Avionics News October 2016 - 38
DID YOU NOTICE...?
Continued from page 36
aircraft. In all, the center has nine simulators including one Airbus, one Boeing, one
regional jet and one corporate jet. Almost
all of the research done at the center is for
NextGen. Having five general aviation
simulators makes it easier to conduct studies with large numbers of pilots.
One WTIC study using 60 instrumentrated general aviation pilots assessed each
pilot's ability to detect changes in METAR
symbology. The simulator was frozen at
three different points during a 35-minute flight to see if the pilots had noticed
weather information symbols had changed
on the cockpit display. This was the WTIC
Phase 2 study.
In this study, four types of weather
information were overlaid on a moving map display - METAR, significant
meteorological advisories, lightning strikes
and precipitation. Modern glass cockpits
can present so much information that it can
lead to pilot overload. Small, color-coded
symbols were used to summarize each
METAR as either IFR or VFR conditions.
The pilots were told to assume they were
IFR rated but had chosen to fly VFR.
METAR changes were introduced at the
19-, 20- and 30-minute points in each
flight. At these times, there were brief,
temporary freezes of the simulator. Once
the cockpit display was covered up, the
pilots were asked what they had observed.
During the study, only 25 percent of
the pilots spotted the METAR symbol
change during the quiz when the simulator
was frozen the first time, while 62 percent
spotted it by the third time when a different
symbology was used. Pilot perception
varied a great deal based on the symbol
presented. FAA researchers believe they
can use these findings to help develop
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which can be leveraged by display designers. They hope designers will modify their
approach to use the most effective symbols.
This study revealed that more pilots spotted the change when the METAR symbol
was a circle, and it changed from white to
red. Not every symbol is a good one, and
not every combination of symbols and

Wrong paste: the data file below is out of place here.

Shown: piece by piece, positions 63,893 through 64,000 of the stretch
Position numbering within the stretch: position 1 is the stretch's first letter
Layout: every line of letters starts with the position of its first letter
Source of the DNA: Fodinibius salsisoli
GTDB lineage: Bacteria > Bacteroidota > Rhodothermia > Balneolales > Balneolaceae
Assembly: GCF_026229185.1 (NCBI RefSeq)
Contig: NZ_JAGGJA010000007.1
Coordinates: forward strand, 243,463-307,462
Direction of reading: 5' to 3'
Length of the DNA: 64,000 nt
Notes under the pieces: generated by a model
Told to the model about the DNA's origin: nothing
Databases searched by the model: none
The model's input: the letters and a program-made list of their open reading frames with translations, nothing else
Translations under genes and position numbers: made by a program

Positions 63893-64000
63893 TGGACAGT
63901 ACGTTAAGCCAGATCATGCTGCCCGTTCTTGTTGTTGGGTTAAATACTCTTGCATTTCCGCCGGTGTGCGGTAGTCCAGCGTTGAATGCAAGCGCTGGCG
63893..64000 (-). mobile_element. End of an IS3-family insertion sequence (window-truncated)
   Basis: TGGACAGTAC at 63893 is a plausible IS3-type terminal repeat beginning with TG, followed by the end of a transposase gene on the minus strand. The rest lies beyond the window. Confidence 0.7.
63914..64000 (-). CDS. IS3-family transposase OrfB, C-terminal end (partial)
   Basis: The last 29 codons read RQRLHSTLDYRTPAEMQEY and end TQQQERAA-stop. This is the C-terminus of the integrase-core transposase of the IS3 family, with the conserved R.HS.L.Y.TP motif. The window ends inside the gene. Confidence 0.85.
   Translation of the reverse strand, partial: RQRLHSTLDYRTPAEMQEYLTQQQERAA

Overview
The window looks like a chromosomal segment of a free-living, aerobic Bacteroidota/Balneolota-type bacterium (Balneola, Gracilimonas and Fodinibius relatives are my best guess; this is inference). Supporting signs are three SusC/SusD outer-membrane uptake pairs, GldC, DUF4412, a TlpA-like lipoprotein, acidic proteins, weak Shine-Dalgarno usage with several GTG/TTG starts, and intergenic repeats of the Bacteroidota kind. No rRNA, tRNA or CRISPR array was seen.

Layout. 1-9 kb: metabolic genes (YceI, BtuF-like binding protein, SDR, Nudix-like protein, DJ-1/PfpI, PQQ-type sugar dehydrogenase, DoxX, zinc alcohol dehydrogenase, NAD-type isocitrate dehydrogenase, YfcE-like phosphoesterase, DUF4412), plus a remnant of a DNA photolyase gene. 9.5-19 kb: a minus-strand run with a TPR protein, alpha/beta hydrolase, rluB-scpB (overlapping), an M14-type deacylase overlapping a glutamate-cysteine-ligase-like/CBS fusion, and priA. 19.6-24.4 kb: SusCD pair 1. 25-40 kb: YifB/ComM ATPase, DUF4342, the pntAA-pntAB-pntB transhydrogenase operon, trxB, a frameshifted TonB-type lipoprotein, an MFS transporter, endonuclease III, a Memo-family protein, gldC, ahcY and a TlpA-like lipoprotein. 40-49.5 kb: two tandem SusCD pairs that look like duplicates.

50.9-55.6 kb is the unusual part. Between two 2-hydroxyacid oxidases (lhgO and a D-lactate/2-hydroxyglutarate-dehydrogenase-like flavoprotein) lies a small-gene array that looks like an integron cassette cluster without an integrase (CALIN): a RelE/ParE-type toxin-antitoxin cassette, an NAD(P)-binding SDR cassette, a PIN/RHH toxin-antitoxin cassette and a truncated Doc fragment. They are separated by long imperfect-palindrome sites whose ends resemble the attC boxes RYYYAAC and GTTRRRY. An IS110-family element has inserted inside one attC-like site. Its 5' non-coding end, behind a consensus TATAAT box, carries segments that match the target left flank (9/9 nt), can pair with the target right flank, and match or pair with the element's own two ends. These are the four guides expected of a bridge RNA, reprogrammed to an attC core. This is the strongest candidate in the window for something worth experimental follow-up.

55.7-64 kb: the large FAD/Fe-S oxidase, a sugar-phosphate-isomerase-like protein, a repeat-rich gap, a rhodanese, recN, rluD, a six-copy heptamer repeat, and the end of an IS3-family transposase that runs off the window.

colors produce ideal or even equally good
Currently, there are no industry standards
for the display of weather information in the
cockpit. This lack of a standard has resulted
in a large variation in symbols used by
commercial vendors, raising the question as
to whether different symbols for the same
weather data have an effect on pilot perception and behavior.
The WTIC program will not establish
standards and only aims to provide guidance on the best ways to highlight changing
METARS to improve pilot recognition.
There will be a number of ways to reduce
any information gaps in the cockpit and to
achieve the desired level of performance so
pilots will be more likely to realize when
key weather information is changing. There
simply is no one-size-fits-all solution.
As a conclusion, the WTIC phase 2 report
says it is clear from this study that pilots'
perception of symbol changes while in flight
is "frail," leaving many changes undetected.
This "change blindness" is particularly
strong during multitasking such as during
single-pilot operation. Failure to detect a
METAR change means the pilots missed a
valuable cue that would prompt them to ask
ATC for a weather update. "The earlier a
pilot recognizes the situation, the more time
he or she will have to make a good decision
and the more time there will be to plan a different course of action," Johnson said.
At the direction of the WTIC program,
PEGASAS researchers also examined
whether computer apps might be able to
track weather information and notify pilots
of significant changes. This could assist pilots in making good decisions in the future,
as increasing bandwidth makes it easier for
pilots to get access to the weather information they need in the air and on the ground
before takeoff. q